Apple faces multimillion US settlement over 'in-app purchases' by children

Lawsuit in 2011 by five Californian parents complained costly paid-for extras were accessible by children without password

Parents who have been shocked to find their children have run up massive bills – some of up to $1,400 – by making "in-app purchases" on their Apple iPhone or iPad will get cash or an iTunes Store credit as part of a settlement that could cost the company up to $100m (£66m).

The move would settle a lawsuit filed in 2011 by five parents in California who complained that Apple hadn't made it clear that "free" apps downloaded from the App Store could also include paid-for extras, which wouldn't necessarily require the child to provide the parent's Store password. As many as 23 million people could receive compensation, the settlement document suggests.

The lawsuit alleged that "Apple failed to adequately disclose that third-party game apps, largely available for free and rated as containing content suitable for children, contained the ability to make in-app purchases."

Now the company is offering a settlement – agreed by the plaintiffs – in which people who can show that a minor made an in-app purchase (IAP) can claim either iTunes Store credits, or cash settlements in cases where parents say the cost of purchases exceeded $30. The settlement is understood to apply only to the US.

In February 2011, the US federal trade commission said it was launching an inquiry into IAPs because of concerns that children were playing games: one game that came in for particularly criticism was Capcom's game Smurfs' Village, in which children were encouraged to buy $99 barrels of Smurfberries – which really did cost $99 to parents with the account.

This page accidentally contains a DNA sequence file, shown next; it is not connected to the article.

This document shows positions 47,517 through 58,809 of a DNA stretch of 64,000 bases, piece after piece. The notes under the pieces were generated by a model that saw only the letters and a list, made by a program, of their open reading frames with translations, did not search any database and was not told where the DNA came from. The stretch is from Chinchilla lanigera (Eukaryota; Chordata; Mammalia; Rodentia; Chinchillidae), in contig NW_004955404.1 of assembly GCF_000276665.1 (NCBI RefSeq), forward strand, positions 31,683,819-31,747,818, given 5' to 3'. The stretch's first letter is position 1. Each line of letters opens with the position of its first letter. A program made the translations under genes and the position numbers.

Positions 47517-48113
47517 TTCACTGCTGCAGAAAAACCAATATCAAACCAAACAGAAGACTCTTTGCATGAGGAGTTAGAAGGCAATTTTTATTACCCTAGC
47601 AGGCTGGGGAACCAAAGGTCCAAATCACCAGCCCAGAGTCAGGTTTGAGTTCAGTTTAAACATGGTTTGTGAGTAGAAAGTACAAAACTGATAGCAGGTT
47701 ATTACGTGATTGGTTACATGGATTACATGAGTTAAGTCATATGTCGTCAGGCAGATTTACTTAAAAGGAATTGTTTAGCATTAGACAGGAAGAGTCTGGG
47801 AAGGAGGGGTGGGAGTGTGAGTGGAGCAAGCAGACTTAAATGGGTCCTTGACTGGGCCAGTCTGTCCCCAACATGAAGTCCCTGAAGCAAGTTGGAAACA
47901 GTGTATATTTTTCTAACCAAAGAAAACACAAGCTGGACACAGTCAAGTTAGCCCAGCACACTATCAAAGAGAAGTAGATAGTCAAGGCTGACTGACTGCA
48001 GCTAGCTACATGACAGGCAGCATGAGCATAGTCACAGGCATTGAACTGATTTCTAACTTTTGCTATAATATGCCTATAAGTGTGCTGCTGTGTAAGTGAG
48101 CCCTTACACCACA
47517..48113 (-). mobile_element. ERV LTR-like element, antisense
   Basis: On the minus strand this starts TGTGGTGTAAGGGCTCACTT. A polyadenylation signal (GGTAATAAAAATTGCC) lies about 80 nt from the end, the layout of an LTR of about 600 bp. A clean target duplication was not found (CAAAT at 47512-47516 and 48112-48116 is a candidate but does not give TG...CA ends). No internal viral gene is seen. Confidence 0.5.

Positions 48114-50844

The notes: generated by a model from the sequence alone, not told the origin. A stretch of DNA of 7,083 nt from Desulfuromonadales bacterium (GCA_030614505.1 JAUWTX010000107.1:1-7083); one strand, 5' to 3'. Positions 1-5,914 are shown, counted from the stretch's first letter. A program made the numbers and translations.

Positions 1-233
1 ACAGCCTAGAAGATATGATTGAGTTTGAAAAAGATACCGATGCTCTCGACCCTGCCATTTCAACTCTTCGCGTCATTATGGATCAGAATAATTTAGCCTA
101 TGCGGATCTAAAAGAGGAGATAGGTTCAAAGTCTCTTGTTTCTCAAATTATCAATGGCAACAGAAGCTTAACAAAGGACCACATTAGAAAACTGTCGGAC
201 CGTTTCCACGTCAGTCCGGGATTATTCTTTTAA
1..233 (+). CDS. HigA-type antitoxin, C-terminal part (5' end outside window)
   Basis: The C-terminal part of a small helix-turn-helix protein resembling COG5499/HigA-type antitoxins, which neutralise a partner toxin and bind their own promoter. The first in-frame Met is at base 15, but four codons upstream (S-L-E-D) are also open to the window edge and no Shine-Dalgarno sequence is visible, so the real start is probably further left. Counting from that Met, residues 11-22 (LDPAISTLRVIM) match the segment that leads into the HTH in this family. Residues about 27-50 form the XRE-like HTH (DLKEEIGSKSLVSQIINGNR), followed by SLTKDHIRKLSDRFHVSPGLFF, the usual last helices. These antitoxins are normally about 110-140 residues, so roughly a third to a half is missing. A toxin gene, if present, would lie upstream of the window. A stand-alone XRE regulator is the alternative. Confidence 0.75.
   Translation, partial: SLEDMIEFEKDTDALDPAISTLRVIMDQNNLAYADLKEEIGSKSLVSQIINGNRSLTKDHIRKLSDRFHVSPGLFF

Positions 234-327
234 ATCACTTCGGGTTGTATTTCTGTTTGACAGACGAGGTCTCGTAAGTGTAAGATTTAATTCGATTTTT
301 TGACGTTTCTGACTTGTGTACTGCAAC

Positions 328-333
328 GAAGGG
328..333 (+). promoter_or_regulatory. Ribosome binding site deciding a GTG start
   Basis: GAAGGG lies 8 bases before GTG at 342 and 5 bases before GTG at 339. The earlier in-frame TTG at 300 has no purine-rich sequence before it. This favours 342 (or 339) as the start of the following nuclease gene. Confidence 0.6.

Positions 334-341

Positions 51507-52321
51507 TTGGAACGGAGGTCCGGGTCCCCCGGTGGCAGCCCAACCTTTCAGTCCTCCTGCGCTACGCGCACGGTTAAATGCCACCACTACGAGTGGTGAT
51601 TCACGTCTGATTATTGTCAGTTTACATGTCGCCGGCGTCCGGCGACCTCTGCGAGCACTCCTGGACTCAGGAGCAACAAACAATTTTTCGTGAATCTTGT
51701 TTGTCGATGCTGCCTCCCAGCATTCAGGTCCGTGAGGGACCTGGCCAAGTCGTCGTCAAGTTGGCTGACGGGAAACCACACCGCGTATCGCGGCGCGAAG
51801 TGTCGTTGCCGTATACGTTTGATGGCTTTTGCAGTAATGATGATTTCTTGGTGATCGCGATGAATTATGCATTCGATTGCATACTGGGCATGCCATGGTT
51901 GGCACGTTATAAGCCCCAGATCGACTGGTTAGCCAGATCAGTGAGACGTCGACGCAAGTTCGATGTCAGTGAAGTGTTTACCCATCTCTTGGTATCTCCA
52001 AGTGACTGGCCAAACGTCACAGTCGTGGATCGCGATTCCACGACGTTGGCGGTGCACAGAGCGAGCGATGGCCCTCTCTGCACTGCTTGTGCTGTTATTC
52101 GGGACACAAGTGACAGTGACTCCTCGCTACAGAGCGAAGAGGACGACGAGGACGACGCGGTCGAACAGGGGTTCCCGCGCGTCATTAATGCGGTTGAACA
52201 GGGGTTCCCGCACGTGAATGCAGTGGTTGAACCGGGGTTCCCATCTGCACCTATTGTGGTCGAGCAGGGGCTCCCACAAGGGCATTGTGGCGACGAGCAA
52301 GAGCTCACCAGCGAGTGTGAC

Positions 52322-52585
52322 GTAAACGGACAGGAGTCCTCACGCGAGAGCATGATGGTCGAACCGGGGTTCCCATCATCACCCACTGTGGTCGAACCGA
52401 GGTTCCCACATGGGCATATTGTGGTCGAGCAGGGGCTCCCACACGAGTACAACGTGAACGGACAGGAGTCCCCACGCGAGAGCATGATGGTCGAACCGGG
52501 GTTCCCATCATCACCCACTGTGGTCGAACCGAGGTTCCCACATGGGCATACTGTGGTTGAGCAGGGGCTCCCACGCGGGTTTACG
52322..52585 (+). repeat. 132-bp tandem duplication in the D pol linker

IAPs, and the protections around them, have been controversial topics in the App Store since the capability was introduced to iOS, the mobile software that runs the iPhone and iPad, in 2009. App developers discovered that they could be used to dramatically raise the amount of money that could be raised from an app – because rather than paying the full amount upfront, users would spread payments as they played the game by making small purchases that quickly added up.

Because the password was not required inside the game, parents were frequently unaware that their children were buying "items", the cost of which was being added to their iTunes Store bill. Later changes by Apple introduced a timeout function for the password, so that users would have to re-enter it during games to make purchases, and subsequently an absolute requirement – as a preference – to require a password for any IAP.

In a report published in December 2012, the FTC was critical of the lack of clear information about advertising and IAPs in games aimed at children. "The report strongly urges all entities in the mobile app industry – including app stores, app developers, and third parties providing services within the apps – to accelerate efforts to ensure that parents have the key information they need to make decisions about the apps they download for their children."

A US court has to approve the proposed settlement, which will be heard on Friday 1 March.

Apple had not responded to a request for comment by the time of publication.


Charles Arthur, technology editor

The GuardianTramp

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